Anthony Sloan's Memorial Sculpture

You’re welcome to contact the sculptor for more details and images at


Many thanks to all who helped install the sculpture and support it's creation in the first place.

Temporary Home at Wheatridge Cyclery

Sunday evening a great group of friends came over to get the sculpture on the trailer.  It took us some time to figure out the logistics of our lift and load.  Jason is in training, so he worked as "Chief Lifter".

Monday morning, in the midst of pouring rain, the sculpture was off-loaded and installed in it's temporary home.  The drive to the site was spooky and had to use side streets.  Oddly, as the stone was passing through downtown, we drove past the underground gallery where I last saw Anthony and purchased one of his photos.

Again, there was a great group of people who coordinated the effort to move the beast of a stone into a small garden near the entrance of the shop.  Gill had a great idea to place it there.

The final touches will be made on Saturday by placing the memorial plaque created by Terry.  Also the cache will be filled with it's contents.  Carrie brought a pair of Anthony's bike shoes to add to the cache.  Dave added an ESC key and beer opener.  All things that are evidence of how close Anthony still lives in their thoughts and hearts.

Many thanks to all who helped put the project together.

More photos to come!


The sculpture was up-righted with an automotive cherry-picker rated for 3000 lbs.  The fitted tabs slid in perfect.  Then the sculpture was drilled and anchored.  It's secure and ready for installation.  If you'd like to come see it in person, contact me for an appointment.

Here's the Pedestal

Last night I stayed up late to finish the fabrication of the pedestal.  The base will hold the stone upright.  The upper tabs will support four 1/2" x 8" bolts into the stone to secure.  In the lower tab, I will install ten (10) 3/8" x 3 1/2" pin-head anchors into a proposed concrete slab.  Those anchors will have a rating of nearly 40,000 lbs. of support strength.

In the lower portion, I propose to collect MTB parts from mutual friends.  It will be a personal cache of hand-written notes on chain rings, sprockets ...whatever parts deemed appropriate for the cache.  Once collected, the open area will be enclosed with an expanded steel mesh.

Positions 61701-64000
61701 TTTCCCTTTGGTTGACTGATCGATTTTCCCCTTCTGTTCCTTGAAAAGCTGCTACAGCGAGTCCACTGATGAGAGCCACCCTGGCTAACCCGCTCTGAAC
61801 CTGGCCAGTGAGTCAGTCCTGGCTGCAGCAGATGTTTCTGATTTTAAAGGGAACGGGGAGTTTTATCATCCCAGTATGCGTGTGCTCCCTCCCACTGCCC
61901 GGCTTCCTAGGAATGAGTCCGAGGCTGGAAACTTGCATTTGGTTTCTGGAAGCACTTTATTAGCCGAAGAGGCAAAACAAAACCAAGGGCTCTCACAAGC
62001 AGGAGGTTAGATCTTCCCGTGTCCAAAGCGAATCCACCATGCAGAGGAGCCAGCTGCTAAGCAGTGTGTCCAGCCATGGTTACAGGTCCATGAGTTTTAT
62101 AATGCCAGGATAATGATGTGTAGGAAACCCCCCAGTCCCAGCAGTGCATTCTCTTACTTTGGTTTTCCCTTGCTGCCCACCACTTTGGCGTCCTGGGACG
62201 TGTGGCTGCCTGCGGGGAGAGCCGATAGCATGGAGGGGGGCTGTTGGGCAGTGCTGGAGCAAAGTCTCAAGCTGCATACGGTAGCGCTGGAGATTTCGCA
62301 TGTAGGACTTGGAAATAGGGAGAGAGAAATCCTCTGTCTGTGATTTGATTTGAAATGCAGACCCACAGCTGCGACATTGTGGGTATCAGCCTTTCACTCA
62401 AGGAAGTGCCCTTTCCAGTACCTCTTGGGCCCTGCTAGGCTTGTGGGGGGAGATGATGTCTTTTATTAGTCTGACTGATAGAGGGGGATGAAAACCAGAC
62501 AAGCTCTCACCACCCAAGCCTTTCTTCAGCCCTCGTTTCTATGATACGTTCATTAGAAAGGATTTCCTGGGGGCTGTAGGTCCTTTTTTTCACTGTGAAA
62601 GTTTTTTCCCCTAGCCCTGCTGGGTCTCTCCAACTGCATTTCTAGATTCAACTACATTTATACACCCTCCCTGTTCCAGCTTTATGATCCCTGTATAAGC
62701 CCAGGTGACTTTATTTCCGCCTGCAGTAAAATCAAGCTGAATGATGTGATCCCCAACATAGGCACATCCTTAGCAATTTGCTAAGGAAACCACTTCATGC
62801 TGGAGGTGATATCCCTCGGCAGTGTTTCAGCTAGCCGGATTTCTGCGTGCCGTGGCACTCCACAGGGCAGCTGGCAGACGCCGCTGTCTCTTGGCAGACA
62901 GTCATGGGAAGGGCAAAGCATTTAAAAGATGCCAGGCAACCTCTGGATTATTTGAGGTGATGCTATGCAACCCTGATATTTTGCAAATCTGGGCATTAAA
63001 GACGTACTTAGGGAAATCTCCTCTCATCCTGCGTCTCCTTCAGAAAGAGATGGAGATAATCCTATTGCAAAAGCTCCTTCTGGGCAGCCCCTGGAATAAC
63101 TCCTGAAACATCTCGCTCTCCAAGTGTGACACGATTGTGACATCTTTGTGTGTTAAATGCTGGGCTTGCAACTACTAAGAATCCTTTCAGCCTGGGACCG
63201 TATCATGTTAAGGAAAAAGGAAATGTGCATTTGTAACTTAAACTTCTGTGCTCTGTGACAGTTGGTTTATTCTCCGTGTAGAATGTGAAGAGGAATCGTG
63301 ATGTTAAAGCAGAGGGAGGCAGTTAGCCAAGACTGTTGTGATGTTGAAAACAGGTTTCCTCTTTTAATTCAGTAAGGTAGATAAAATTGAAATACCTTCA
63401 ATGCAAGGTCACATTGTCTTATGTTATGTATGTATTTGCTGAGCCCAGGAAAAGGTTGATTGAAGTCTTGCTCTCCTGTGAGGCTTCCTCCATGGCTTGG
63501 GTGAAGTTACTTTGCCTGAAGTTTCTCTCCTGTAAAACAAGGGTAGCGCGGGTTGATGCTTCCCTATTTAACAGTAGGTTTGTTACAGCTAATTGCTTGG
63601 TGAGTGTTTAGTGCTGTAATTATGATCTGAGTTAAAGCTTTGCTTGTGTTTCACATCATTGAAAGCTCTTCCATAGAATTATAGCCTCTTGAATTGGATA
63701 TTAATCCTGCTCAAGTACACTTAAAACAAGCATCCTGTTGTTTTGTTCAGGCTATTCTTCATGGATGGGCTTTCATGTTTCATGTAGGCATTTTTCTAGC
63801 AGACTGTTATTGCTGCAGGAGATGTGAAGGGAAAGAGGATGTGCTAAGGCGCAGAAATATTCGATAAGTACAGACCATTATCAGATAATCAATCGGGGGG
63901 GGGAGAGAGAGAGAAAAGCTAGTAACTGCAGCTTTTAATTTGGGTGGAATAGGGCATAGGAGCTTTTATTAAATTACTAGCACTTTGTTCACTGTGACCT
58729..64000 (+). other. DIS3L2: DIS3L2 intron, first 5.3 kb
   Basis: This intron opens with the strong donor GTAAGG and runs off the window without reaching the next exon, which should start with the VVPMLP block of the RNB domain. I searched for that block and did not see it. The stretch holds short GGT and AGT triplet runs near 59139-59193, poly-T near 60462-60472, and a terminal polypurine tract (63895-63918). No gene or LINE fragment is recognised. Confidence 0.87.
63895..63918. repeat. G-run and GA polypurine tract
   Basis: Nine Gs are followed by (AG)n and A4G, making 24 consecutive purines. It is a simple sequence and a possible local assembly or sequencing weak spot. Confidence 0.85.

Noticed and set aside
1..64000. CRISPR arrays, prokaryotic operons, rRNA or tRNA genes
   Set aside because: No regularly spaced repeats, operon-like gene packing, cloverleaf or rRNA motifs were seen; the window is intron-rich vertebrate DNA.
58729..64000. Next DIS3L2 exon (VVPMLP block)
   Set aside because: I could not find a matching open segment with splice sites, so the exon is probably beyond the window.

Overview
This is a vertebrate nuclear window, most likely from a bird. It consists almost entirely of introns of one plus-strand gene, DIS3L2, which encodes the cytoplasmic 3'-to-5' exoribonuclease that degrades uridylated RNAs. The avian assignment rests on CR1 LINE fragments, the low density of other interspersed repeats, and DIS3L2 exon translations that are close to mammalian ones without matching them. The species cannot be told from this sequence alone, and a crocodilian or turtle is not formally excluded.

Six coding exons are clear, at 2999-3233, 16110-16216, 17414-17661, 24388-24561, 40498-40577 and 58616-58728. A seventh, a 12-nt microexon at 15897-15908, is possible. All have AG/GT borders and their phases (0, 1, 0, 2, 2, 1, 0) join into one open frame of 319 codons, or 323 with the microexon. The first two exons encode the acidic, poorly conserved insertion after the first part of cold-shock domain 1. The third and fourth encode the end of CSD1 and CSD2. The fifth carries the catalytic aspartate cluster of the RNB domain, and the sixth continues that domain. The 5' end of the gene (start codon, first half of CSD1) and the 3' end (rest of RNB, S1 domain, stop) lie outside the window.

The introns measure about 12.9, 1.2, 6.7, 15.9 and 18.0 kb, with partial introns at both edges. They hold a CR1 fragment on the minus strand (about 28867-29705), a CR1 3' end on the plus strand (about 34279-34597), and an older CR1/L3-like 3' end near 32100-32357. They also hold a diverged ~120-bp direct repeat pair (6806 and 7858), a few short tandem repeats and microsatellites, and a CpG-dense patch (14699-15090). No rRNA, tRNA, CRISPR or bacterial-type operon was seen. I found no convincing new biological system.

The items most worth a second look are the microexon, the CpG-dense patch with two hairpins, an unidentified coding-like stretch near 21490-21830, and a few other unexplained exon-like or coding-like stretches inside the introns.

The effect of the open portion will have many messages.  For the sculpture, it will give the large stone a sense of floating and a lighten spiritual feel.  For the friends, it will give an opportunity to share thoughts and words for his passing.  For the MTB-community, it will provide a message of support and commonality to our love of the sport.

The sculpture is just about ready for installation.  Once the installation date and location is set, more details will be forth coming.

THEN... The Carving

This stone proved to be all sandstone has to offer.  It's not the soft stuff on patios.  Once the stone has set into these large blocks, they eat tools.  I used a long-stroke in-line chisel.  Broke the first carbide tip and quickly ordered one for granite.  Even so, the new tip hardly dug into the grain.  Boring the hole using a 'pluck and feather' carving technique, the stone finally gave.

To flatten the base, a technique 'burn and slash' work with a diamond wheel worked well. The finishing texture started with a 5-prong short-stroke chisel, leaving marks of bruised stone. By the time the finishing was completed, the stone made the chisel to a 4-prong tool.

The numerous hours it took to carve the stone gave me many hours to think about Anthony.  I hope my thoughts fell and pressed into the stone.  I hope inside the meditation, somehow he knows about all the people who miss him.  I hope that the folks who loved him might rest their hand upon those grooves and feel the same from him.

Ok... with big truck and trailer, this bastard got into the studio.  It's heavy, but beautiful.

I made special arrangements to get up to the quarry to seek a special carving stone.  Not all stone is good for carving.  I spent three hours combing the quarry, taping all the prospects to hear good percussion.  I found this one.  When you find a good stone, it's special, as it calls you.  Really.  It's a sculptor's thing, like a blood hound to a secret single-track.

The Model
"Beauty in the eyes of the beholder."

This one was simple to make.  The sculpture should be simple.  You think about such a complex person, with so many friends, so many stories, the sculpture that represents him should make room for every glance, every smile, every word.

It's up to you to look through the 'peep' hole and listen to what he's saying.

Our Friend, Anthony Sloan

Throughout the Colorado Front Range mountain biking community, we morn the passing of Anthony Sloan.  His memory, his laugh, his smile... we'll all remember.

This sculpture has been created in sandstone.  It's the view through a camera lens.  It's the shadow cast by a man and a good friend.  It's for you to interpret it's spirit. He was a good soul.

This project has come about by COMBA, it's board of directors and Terry Breheny.  Financial supporters of the project are COMBA, Yeti Cycles and Wheatridge Cyclery.

Colorado Mountain Bike Association (COMBA)
Yeti Cycles
Wheatridge Cyclery

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